Lolita is a slightly more difficult topic. If you read the book, it is very clear that the acts committed in the book are awful, evil things. Nabokov writes the book like a horror. It is not fun, it is not romantic. Humbert (the main character) says things in a “romantic” way, but that is very much not how the reader reads it. It is a book about a predator abusing a child. It is very clear on that front. It is shocking and I can see how certain things can be seen as being used for shock value. But the book doesn’t just stop at these shocking moments. It’s the story of abuse and of a predatory individual, someone who could very easily be living among us. I don’t believe books should avoid this topic. It is very important to have people understand how awful these things are, and Lolita portrays that pretty clearly.
I don’t have much of anything to say about It. I haven’t read it. However, what I have heard about that scene is pretty bad. I’m sure there is something deeper with more context or knowing King’s intent. He’s pretty unique guy, but I’ve never gotten the impressions he’s that bad of a person.
Overall, I don’t think books (or really any media) should avoid this topic altogether. In a lot of ways, it’s very important for specific audiences to see. Being a teenager is a trying time so to see someone like them, confused, angsty, and flawed is very important and can be comforting. And to see a characters like Humbert exposes people to real horrors that exist all around us. A competent writer can turn taboo and controversial topics into works of art that go beyond exploitation and shock value into more meaningful work. I believe at least Salinger and Nabokov accomplished that.
While I do agree with the sexual connotations underlying this book, I feel that this topic also has a lot to do with intent and purpose. In terms of Stephen King’s book “It,” the infamous sewer scene was a topic of controversy for a lot of people on whether it was just there to add shock value, whether it had some actual purpose/addition to the plot, and if we should allow for these kinds of images to be portrayed through adolescent characters. While I DON’T agree with King’s choice of portraying the theme of childhood and adulthood merging through this kind of imagery, I don’t want to rule out the possibility of King’s intentions altogether. As King has explained the reasoning behind his choices, it seems there was some intent behind his writings. He states:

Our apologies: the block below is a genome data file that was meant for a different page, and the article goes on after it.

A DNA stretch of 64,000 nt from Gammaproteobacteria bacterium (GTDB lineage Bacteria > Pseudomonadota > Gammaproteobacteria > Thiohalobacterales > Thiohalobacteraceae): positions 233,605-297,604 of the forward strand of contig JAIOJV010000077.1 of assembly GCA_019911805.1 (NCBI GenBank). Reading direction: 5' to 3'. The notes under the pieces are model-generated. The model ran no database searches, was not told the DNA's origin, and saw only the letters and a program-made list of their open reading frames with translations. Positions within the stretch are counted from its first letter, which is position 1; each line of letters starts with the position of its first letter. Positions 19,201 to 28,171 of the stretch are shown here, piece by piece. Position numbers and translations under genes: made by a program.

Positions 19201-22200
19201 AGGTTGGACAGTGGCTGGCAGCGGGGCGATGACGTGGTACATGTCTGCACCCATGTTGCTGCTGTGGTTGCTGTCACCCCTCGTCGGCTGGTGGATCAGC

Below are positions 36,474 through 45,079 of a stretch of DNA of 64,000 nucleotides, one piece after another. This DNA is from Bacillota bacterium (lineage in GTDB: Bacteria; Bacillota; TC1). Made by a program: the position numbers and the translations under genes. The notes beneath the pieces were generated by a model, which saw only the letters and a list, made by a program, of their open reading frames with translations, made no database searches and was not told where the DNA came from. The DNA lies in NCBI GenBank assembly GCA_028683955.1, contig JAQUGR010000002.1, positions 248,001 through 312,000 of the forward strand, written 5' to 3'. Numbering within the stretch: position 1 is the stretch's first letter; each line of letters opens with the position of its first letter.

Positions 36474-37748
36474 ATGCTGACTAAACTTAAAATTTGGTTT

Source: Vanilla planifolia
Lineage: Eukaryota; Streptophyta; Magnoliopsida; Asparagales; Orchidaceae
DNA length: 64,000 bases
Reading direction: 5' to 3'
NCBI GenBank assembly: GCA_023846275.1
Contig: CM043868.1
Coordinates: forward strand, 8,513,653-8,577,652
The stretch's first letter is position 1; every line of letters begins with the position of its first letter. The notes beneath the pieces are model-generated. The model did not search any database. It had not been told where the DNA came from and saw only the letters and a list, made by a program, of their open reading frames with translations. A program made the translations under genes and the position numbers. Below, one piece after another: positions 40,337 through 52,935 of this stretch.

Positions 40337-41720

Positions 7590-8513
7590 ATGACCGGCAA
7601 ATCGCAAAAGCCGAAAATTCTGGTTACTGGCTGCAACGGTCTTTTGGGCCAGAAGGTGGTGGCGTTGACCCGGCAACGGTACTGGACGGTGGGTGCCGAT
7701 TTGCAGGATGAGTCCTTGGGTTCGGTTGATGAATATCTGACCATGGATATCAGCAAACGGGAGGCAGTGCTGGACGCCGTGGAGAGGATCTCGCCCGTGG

“I wasn’t really thinking of the sexual aspect of it. The book dealt with childhood and adulthood –1958 and Grown Ups. The grown-ups don’t remember their childhood. None of us remember what we did as children–we think we do, but we don’t remember it as it really happened. Intuitively, the Losers knew they had to be together again. The sexual act connected childhood and adulthood. It’s another version of the glass tunnel that connects the children’s library and the adult library. Times have changed since I wrote that scene, and there is now more sensitivity to those issues.”
Could his portrayal of the merging of these two worlds have been done differently? Yes. Would it have had the same impact/portrayal of the message without the scene? I’m still determining. Regardless, there is some reasoning behind him putting that imagery in there, and it wasn’t just there to add some shock value. And this is NOT to disregard all of the implications and connotations that come with such a highly publicized work as Kings. There are issues with portraying underaged children through a sexual lens in all different kinds of media and genres, which we SHOULDN’T disregard. This is just a different explanation/angle of how to see the issue at hand with this kind of literature.